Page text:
At the end of the day I am investing after-tax dollars with Robinhood, and this will likely always remain a relatively small part of my net worth versus retirement accounts and indexing.
Robinhood for Financial Independence: These are my two suggestions
- Steadily accumulate and diversify for the long-term
Simply because there are no costs to trade stocks, doesn’t mean that you should go crazy buying and selling whenever you feel like it. I prefer to steadily accumulate stocks into a portfolio of companies I consider to be high quality and with a reasonable likelihood of growing well into the future. There are some exceptions, but by and large I’m focused on buying and building up over time. I don’t pretend to be the next Warren Buffet, but I do really appreciate and respect many of his general philosophies with investing. Buying quality companies and holding them for the duration is how I try to invest in my own account. I also like to get greedy when others are fearful, and I like to buy more than usual when there are market corrections and some companies appear to be “on sale”. I’m also focused on diversifying across at least a few companies and industries, and I want to spread out potential risks that could suddenly surprise even companies that we may consider well-managed.
2. Always avoid the fees
I think minimizing fees is just an important rule of thumb to stick with in general when it comes to investing. Robinhood GOLD sounds cool and interesting, but I’m not prepared to borrow money to invest in stocks, and pay at least $6 / month for the privilege to do so. A nice feature that they offer free of charge is to get access to up to $1000 of capital as soon as you execute a transfer to Robinhood, even if it will actually take a handful of business days to officially be withdrawn from your external bank account and applied to your Robinhood account. This can be a nice feature if there is a market correction and you want to pounce on what you determine to be “good value” for a company.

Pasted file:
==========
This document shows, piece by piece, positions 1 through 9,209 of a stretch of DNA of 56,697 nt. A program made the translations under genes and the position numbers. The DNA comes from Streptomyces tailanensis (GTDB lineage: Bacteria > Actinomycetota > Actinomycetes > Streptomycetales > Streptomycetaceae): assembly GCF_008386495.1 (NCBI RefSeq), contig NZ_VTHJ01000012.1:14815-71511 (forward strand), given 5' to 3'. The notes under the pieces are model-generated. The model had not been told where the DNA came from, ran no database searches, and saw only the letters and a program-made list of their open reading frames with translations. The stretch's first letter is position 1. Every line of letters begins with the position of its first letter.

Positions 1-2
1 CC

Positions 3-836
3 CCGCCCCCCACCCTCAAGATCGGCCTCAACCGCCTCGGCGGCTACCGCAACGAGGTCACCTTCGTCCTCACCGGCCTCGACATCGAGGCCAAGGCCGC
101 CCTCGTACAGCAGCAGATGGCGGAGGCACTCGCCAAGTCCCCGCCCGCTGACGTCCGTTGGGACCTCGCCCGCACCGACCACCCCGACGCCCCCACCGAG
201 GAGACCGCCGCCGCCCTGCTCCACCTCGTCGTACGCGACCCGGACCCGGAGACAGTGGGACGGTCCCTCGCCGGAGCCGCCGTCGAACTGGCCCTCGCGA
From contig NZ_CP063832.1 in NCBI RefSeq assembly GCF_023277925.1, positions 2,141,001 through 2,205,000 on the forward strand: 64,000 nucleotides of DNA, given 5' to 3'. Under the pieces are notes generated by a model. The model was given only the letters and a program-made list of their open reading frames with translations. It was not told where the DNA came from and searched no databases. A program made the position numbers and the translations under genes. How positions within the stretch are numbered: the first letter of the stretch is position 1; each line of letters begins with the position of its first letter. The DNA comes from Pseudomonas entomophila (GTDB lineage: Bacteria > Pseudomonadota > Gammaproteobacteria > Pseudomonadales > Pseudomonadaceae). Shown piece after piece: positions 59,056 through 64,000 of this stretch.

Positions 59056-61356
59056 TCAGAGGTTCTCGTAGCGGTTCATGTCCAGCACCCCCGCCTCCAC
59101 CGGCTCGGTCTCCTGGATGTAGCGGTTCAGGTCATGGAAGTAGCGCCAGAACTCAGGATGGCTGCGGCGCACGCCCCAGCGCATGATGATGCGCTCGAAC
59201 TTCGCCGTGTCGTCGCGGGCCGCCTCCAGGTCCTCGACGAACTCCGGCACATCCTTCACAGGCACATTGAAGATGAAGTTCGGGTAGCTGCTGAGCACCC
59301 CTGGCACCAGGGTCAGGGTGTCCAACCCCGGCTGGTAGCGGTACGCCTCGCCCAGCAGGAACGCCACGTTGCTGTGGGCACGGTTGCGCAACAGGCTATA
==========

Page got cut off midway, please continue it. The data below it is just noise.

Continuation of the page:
Index only? You decide
So, there you have it, my experience and impressions of Robinhood in a nutshell. I can totally understand the logic of always choosing to use index fund investments, but personally I get a lot of enjoyment from getting a little more hands-on with stock investments on a small scale.
If anyone is considering Robinhood as a piece of their own journey, if you want to sign up here we would both receive a single bonus stock because of the referral. This is most likely to be something small, like Ford which is currently trading for less than $8 a share, but every little bit counts towards build that investment portfolio out.
I hope you find it useful as you consider whether it makes sense for your situation.
Disclaimer – I am not a financial advisor, and I recommend that you consult with a financial professional before making any serious financial decisions. The content on FIandFlyFree.com is for informational and entertainment purposes only and should not be construed as professional financial advice. Should you need such advice, consult a licensed financial or tax advisor.